Second, the panel holds that There is evidence in the record to infer a retaliatory motive. There was, for instance, the direct evidence that “[when Sweatt provided ConMed with examples of Yazdian’s communication problems and ‘unwillingness to accept and apply constructive coaching,’ Sweatt cited Yazdian’s hostile-work-environment and discrimination comments as examples.” Worse yet, “Sweatt testified that he made the decision to fire Yazdian immediately after this phone call in which Yazdian said the following: (1) that Yazdian was going to file a lawsuit, (2) that Sweatt was creating a hostile work environment, and (3) that Yazdian would respond to the warning letter with charges.”
The panel particularly noted that “summary judgment is not proper when an employer cites an employee’s tone of voice or manner of speaking as the cause of termination-particularly in the context of a Title VII claim of retaliation.” This because “[p]erception of a person’s manner of speaking is inherently subjective, and Therefore we must leave it to the jury to decide whether they believe Yazdian’s or Sweatt’s account of the conversation.”
There was also evidence of “temporal proximity”: Sweatt was aware of Yazdian’s complaints no later than June 1, 2010; Yazdian was terminated July 26, 2010; and in between came the warning letter and There communications “in which Sweatt called Yazdian’s protected activity inappropriate.”
Finally, There was evidence that the employer’s reason for terminating Yazdian was pretextual. The company cited the plaintiff’s insubordination, but the panel holds that “at the summary-judgment stage, we cannot accept an employer’s conclusory claim that an employee was insubordinate when the alleged ‘insubordination consists of refusing to cease what a jury could find to be reasonable [Title VII]-protected activity'” (quoting Kempcke v. Monsanto Co., 132 F.3d 442, 446 (8th Cir. 1998)).
The panel observes, in a valuable analysis, that not all claims of “insubordination” are equal, and that those that cut close to protected activity warrant extra skepticism:
“There is a difference, however, between a refusal to follow an order and an assertion that an employee was ‘rude’ or ‘defiant.’ Indeed, There may be some instances when the allegedly insubordinate act may be a response to a sort of unspoken, subliminal discrimination in the workplace. For example, a woman who takes a strong position may be considered ‘pushy,’ whereas a man who does the same is ‘assertive.’ One manager may call a black man ‘aggressive’ and a white man ‘passionate’ for the same speech. These are just a few examples of how subjective these adjectival labels can be. And whether these adjectives are evidence of discrimination or are legitimate grounds for termination requires examining the words in context and the demeanor of the speakers – quintessential jury functions.”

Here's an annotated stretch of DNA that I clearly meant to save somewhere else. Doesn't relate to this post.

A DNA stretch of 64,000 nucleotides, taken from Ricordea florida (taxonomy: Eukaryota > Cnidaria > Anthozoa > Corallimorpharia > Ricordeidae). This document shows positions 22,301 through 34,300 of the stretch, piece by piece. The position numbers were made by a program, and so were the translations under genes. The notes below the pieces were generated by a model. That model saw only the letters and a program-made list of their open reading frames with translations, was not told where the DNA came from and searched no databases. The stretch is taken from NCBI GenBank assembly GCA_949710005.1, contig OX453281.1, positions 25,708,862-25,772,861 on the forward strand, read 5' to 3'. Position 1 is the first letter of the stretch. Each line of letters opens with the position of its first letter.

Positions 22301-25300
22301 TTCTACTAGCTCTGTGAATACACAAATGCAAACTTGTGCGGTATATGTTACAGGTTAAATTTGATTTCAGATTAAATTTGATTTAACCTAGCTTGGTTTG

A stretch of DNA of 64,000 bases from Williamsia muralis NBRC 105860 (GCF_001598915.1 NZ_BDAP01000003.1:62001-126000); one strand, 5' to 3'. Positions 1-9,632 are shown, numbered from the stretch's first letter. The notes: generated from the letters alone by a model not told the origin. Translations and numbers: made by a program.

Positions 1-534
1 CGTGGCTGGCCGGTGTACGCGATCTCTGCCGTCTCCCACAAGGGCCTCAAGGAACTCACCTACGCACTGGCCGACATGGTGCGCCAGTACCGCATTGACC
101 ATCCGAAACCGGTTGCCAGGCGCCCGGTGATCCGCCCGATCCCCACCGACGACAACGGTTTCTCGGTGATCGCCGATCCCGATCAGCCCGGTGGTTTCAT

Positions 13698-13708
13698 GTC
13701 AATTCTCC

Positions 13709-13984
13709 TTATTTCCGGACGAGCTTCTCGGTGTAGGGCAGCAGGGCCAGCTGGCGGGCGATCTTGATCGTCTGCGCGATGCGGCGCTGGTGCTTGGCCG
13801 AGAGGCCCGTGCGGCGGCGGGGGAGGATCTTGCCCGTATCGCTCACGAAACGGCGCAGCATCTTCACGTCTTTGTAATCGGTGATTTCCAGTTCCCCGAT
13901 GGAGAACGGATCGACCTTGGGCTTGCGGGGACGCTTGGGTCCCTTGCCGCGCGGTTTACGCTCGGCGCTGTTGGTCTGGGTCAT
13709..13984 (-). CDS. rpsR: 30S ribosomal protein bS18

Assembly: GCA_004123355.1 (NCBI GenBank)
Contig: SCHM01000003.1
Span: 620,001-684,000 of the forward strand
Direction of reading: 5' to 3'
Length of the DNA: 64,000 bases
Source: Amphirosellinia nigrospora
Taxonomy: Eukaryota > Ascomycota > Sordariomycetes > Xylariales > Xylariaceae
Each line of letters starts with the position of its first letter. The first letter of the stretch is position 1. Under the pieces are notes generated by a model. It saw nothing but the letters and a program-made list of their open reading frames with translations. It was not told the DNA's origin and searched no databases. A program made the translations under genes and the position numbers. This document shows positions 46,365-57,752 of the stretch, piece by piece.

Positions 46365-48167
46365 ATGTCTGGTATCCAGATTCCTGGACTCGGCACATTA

Although the employer tried to argue that it terminate Yazdian based on its “honest belief” that he crossed the line into insubordination, the panel holds that the Sixth Circuit’s “honest belief” rule required at least a modicum of good-faith investigation into the facts:
“The record suggests that ConMed chose to terminate Yazdian based solely on Sweatt’s account of events. Hebbard did not interview Yazdian, his co-workers, or past managers to determine the basis of Sweatt’s allegations before drafting the warning letter. In addition, on July 13, 2010, after Yazdian spoke with Sweatt about the warning letter, Yazdian contacted [management] The record suggests that ConMed chose to terminate Yazdian based solely on Sweatt’s account of events. Hebbard did not interview Yazdian, his co-workers, or past managers to determine the basis of Sweatt’s allegations before drafting the warning letter. In addition, on July 13, 2010, after Yazdian spoke with Sweatt about the warning letter, Yazdian contacted [management] to let them know that he wanted an opportunity to present his side of the story with respect to the contents of the letter. Yazdian also said that he wanted to file a complaint against Sweatt with Human Resources. On July 26, 2010, ConMed made the decision to terminate Yazdian before even reading Yazdian’s rebuttal letter, which he had submitted on July 18. ConMed could not have been fully informed about the circumstances surrounding Yazdian’s termination if it did not even take the time to read Yazdian’s response.”
On the discrimination claim, the Sixth Circuit affirms summary judgment, holding that the evidence of national origin and religious motives by Sweatt was too slim to support an inference of discriminatory motive.